Linux Archive

Linux Archive (http://www.linux-archive.org/)
-   Ubuntu User (http://www.linux-archive.org/ubuntu-user/)
-   -   How to find what 'new' packages have been installed? (http://www.linux-archive.org/ubuntu-user/192431-how-find-what-new-packages-have-been-installed.html)

Chris G 11-12-2008 07:48 PM

How to find what 'new' packages have been installed?
 
On Wed, Nov 12, 2008 at 11:49:36AM -0800, NoOp wrote:
> On 11/12/2008 09:30 AM, Chris G wrote:
> > Is there a way to find out what packages have been installed by the
> > user (i.e. me) after the inital installation of an Ubuntu system?
> >
> > I like to record what I have added (and why) in the way of
> > customisation so that the next time I build a system I have some hints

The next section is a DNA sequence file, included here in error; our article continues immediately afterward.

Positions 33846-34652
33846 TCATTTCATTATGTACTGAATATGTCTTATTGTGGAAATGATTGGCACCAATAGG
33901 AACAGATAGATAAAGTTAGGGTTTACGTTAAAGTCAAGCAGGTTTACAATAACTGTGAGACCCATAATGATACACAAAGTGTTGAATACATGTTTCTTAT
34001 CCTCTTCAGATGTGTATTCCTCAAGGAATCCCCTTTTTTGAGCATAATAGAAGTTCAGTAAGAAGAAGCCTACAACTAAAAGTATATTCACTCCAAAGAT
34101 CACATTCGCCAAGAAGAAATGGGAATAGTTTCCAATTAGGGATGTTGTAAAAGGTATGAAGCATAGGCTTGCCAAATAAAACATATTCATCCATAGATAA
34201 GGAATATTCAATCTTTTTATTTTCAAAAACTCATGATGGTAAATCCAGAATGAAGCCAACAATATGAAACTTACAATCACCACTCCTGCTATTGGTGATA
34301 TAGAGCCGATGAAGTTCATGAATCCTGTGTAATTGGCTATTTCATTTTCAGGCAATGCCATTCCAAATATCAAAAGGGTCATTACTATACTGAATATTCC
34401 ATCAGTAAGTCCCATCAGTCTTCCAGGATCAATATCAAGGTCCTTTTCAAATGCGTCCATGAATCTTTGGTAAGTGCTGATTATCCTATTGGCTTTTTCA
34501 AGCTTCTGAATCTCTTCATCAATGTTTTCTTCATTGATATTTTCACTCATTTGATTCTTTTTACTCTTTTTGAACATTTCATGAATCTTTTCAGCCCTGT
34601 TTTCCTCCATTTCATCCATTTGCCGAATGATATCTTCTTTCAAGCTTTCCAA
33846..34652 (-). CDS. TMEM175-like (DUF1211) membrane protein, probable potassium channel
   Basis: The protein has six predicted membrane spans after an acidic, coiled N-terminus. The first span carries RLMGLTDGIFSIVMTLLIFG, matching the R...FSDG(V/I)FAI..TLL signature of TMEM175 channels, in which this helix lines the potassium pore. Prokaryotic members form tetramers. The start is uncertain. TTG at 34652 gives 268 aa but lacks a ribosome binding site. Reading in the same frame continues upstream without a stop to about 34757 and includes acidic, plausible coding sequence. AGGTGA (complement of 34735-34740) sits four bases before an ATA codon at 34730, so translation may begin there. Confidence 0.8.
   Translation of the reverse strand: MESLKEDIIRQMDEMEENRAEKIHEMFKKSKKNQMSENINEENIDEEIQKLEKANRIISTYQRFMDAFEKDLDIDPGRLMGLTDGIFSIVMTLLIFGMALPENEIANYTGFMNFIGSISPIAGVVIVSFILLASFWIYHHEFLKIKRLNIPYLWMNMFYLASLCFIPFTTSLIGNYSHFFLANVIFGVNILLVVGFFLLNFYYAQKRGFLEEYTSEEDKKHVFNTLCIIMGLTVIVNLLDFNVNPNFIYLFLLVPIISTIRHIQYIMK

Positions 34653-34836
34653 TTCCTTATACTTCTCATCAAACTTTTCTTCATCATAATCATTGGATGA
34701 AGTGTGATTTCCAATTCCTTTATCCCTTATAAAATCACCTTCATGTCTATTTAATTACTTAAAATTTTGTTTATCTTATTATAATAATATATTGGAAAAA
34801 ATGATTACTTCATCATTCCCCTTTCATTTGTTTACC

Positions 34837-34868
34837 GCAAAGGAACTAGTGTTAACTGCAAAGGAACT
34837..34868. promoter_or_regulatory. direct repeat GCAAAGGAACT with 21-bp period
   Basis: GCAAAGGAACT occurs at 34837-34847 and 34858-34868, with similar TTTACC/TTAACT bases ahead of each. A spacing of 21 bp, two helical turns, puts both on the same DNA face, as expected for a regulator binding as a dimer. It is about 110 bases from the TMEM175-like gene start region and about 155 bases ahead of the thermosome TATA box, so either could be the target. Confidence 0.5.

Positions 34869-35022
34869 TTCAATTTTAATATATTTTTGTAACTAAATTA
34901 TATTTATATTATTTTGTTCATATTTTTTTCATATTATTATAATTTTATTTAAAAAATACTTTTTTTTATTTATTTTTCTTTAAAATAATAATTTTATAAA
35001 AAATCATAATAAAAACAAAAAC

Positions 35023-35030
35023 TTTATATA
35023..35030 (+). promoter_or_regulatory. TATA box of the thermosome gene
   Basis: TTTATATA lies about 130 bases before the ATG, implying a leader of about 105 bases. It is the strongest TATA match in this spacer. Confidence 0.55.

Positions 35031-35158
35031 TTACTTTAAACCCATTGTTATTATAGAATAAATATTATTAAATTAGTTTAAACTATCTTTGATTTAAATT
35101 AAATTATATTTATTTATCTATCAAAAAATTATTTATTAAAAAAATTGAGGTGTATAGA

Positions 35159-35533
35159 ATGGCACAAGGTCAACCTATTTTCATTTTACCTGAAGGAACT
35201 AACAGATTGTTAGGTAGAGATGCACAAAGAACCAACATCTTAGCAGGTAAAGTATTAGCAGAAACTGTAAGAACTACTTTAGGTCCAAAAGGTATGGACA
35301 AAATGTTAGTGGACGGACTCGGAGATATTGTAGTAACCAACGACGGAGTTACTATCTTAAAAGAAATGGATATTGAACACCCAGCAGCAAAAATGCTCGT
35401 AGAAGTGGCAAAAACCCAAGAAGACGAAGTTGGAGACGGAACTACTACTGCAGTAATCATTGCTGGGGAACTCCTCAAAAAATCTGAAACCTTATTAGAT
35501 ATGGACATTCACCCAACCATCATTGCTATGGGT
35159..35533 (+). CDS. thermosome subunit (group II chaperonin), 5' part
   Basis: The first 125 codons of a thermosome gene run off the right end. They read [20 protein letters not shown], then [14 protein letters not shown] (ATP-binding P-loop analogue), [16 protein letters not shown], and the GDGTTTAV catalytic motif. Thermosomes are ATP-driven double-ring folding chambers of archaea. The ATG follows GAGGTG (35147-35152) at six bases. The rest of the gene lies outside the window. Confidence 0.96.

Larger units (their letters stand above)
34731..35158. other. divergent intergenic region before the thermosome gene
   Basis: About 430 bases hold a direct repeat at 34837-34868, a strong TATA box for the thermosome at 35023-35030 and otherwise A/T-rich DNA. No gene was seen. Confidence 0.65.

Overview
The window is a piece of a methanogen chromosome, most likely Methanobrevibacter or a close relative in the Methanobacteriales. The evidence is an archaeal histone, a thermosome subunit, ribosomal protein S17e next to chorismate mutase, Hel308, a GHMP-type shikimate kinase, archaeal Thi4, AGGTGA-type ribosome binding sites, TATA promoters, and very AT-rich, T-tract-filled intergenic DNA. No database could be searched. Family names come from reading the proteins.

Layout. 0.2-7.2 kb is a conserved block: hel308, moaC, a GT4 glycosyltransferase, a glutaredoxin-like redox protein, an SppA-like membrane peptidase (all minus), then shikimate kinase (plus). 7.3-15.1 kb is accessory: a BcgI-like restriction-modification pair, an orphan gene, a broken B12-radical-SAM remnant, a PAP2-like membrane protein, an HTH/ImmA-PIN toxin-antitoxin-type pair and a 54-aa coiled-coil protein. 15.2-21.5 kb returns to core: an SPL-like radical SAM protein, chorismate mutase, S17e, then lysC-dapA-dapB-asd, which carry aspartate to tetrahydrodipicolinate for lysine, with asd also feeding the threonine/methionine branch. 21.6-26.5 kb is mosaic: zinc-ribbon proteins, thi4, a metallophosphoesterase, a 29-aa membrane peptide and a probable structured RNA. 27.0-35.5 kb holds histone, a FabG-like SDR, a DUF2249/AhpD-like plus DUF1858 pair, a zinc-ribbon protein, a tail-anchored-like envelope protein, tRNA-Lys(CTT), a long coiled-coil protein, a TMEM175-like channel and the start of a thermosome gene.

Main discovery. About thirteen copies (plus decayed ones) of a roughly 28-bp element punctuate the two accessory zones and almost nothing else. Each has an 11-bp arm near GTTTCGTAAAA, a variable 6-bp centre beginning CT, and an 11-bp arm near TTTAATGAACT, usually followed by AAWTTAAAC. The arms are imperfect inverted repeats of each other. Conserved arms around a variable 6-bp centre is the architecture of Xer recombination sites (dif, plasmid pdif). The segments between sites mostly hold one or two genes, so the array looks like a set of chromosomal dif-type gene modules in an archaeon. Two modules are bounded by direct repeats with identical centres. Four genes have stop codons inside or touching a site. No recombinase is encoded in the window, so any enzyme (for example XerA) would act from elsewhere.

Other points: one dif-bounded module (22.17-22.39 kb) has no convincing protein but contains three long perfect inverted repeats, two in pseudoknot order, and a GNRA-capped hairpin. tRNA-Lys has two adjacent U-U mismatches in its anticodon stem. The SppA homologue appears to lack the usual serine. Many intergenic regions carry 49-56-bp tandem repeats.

> > available.
> >
>
> Open Synaptic and use File|History.
>
> You can then copy & paste to a gedit file and add notes & save for your
> records.
>
> I'm sure that Synaptic gets the logs from somewhere, so perhaps someone
> can adivse & you can then access directly.
>
Synaptic's history is only its own history, I tend to do most things
from the command line using apt-get so they don't appear in synaptic.

--
Chris Green

--
ubuntu-users mailing list
ubuntu-users@lists.ubuntu.com
Modify settings or unsubscribe at: https://lists.ubuntu.com/mailman/listinfo/ubuntu-users

Ray Parrish 11-13-2008 05:11 AM

How to find what 'new' packages have been installed?
 
Hello,

I don't know how to get a list of the programs I've installed in Ubuntu
myself, but I do know a couple of ways of looking up a list of *all* of
the software installed on your system. The first is just a quick
inventory of the following folders contents. Open Terminal and issue the